Stony Mountain Headwater Catchment Observatory
SMHCO was created to determine the hydrological and geochemical function of headwater catchments and their importance for water availability in the Athabasca River Basin: one of Albert'a largest and most important river systems. It uses innovative technology and research techniques to further our knowledge of these vital landscapes. Overlooked, these ecozones may well have a disproportionally significant hydrological significance on Alberta's river systems.
The project aims to determine the redistribution and storage of water between and among forested hillslopes, wetlands and watercourses - thus unlocking the key to understanding water quantity and quality at a much larger scale. The underlying hydrological and biogeochemical processes that impact these important ecosystems may well be determined by the function of these headwaters. Increasing our knowledge will better help manage these wetlands and provide better tools for long term sustainability.
SMHCO is funded by an NSERC Discovery Grant and supported by the Canada Research Chair Program.
Remote Sensing Equipment for Environmental Research
The group has been collaborating with Riot Technology Corp. (RT) to provide real-time in field implementation of their technology. Riot Technology Corp. (RT) has been developing and testing a newer, innovative technology that is capable of much greater communication distances between individual nodes, while consuming far less power called ‘Low Power Wide Area Sensor Networks’ (LPWAN).
The AU Hydrology lab is testing these innovative technologies for field measurements and developing an ongoing network for distributed environmental data collection across scales.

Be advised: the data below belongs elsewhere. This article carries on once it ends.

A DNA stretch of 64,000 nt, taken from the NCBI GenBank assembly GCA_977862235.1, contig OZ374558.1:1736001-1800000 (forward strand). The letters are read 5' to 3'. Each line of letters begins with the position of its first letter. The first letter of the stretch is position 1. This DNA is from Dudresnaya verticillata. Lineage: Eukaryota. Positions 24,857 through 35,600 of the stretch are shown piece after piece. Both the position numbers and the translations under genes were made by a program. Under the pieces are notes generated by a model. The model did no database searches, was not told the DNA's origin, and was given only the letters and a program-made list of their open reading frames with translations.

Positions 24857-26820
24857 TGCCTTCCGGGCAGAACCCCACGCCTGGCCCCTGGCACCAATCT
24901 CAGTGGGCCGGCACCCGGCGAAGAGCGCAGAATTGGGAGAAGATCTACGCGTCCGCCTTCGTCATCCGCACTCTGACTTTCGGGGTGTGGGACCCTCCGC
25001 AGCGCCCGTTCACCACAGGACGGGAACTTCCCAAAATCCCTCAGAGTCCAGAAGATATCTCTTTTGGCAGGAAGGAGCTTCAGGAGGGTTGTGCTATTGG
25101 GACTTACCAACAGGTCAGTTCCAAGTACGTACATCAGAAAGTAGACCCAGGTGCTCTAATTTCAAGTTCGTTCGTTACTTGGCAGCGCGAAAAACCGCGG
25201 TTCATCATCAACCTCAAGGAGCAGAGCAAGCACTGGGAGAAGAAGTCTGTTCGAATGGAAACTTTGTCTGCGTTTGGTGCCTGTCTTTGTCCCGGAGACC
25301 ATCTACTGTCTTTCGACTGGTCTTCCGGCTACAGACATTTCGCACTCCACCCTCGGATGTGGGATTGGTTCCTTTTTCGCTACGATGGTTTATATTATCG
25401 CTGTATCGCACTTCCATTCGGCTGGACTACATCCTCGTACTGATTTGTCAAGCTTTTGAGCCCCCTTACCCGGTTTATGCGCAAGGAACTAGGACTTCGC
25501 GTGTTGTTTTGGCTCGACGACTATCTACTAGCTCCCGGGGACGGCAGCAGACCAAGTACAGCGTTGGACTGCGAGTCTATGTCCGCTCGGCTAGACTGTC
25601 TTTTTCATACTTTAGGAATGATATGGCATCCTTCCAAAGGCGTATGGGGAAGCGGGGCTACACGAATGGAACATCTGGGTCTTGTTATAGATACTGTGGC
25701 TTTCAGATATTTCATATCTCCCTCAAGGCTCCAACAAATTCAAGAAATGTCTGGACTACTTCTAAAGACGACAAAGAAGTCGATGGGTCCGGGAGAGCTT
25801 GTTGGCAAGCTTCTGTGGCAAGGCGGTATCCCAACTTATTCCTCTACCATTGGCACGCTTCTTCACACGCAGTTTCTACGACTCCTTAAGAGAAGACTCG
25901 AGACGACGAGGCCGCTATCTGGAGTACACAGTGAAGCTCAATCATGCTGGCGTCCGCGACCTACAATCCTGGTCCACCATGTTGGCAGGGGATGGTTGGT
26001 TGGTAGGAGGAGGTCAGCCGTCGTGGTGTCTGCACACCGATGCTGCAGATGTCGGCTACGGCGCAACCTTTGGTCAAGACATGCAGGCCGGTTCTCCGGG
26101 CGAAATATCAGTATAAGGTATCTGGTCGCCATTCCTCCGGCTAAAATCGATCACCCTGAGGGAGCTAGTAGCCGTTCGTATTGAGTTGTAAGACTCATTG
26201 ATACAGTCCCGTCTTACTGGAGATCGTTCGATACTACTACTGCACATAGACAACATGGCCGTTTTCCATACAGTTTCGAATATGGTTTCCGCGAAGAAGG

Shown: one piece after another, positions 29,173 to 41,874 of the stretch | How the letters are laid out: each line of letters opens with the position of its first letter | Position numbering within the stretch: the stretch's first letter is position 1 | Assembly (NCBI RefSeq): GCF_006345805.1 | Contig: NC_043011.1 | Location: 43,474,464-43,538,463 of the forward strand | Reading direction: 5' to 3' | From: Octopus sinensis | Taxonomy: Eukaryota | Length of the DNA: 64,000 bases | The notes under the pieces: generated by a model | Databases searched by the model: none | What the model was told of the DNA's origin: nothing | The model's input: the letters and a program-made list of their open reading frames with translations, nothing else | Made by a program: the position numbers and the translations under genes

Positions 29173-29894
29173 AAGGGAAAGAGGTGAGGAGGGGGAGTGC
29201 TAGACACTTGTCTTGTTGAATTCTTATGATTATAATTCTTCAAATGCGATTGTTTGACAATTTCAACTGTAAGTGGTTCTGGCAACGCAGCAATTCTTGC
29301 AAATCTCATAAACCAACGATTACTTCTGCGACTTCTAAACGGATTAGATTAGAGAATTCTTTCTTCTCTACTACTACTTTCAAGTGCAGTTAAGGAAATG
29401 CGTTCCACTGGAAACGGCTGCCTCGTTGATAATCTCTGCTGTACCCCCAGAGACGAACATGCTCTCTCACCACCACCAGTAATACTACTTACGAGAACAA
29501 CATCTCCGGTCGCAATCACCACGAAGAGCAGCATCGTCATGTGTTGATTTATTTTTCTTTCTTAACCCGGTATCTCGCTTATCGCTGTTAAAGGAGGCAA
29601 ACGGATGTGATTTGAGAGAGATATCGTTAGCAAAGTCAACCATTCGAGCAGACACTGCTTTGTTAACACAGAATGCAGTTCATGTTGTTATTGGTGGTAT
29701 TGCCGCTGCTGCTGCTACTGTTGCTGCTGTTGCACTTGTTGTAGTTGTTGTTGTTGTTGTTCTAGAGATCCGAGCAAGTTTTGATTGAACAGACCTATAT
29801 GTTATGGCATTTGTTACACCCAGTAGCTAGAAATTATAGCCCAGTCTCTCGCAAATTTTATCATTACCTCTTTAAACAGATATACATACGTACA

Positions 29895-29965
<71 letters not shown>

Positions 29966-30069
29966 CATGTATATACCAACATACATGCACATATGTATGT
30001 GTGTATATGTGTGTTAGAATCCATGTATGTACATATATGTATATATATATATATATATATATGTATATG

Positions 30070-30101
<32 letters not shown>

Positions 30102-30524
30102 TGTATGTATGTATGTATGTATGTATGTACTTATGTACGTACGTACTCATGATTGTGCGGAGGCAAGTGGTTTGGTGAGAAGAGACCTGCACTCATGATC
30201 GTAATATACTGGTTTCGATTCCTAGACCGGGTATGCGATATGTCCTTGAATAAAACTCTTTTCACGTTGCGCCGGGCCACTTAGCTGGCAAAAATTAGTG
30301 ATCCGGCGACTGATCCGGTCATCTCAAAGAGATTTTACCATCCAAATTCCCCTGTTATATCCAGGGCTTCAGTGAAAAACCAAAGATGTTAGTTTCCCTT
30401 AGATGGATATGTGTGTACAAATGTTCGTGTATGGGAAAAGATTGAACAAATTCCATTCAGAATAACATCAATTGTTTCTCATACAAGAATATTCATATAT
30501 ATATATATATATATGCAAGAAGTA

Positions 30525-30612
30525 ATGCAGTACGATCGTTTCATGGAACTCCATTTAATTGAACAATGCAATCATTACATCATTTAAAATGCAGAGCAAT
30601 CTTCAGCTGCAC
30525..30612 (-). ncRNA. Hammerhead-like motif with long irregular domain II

This project aims to understand the underlying controls on the communications capabilities of the technology and goes far beyond simply field-testing the RT technologies.
Communication performances will be related to detailed landscape (e.g., distance, topography and vegetation) and meteorological (e.g., rain events, air temperature) analyses to provide a comprehensive evaluation of the underlying variables that govern communication capabilities and ultimately improve the collection of data in remote locations.
Biogeochemical Processes of Catchment Wetlands
Wetlands are key ecosystems for the storage, transformation and transport of nutrients and potentially dangerous contaminants. Carbon and nutrient fluxes can drive methylation and demethylation rates of Hg creating dangerous bioaccumulative risks that can impact the entire region.
This project involves a collaborative effort with Dr Colin McCarter (McMaster University) and Dr Carl Mitchell (University of Toronto) to better characterize the driving mechanisms that govern water quality throughout the SMHCO catchment. Incorporating a suite of biogeochemical tests along with the fundamental hydrological connectivity, the group is creating a functional framework for the management of headwater catchments.
Observations of mercury, major ions, nutrients and isotope tracers establish useful tools to better improve and protect Alberta's water quality.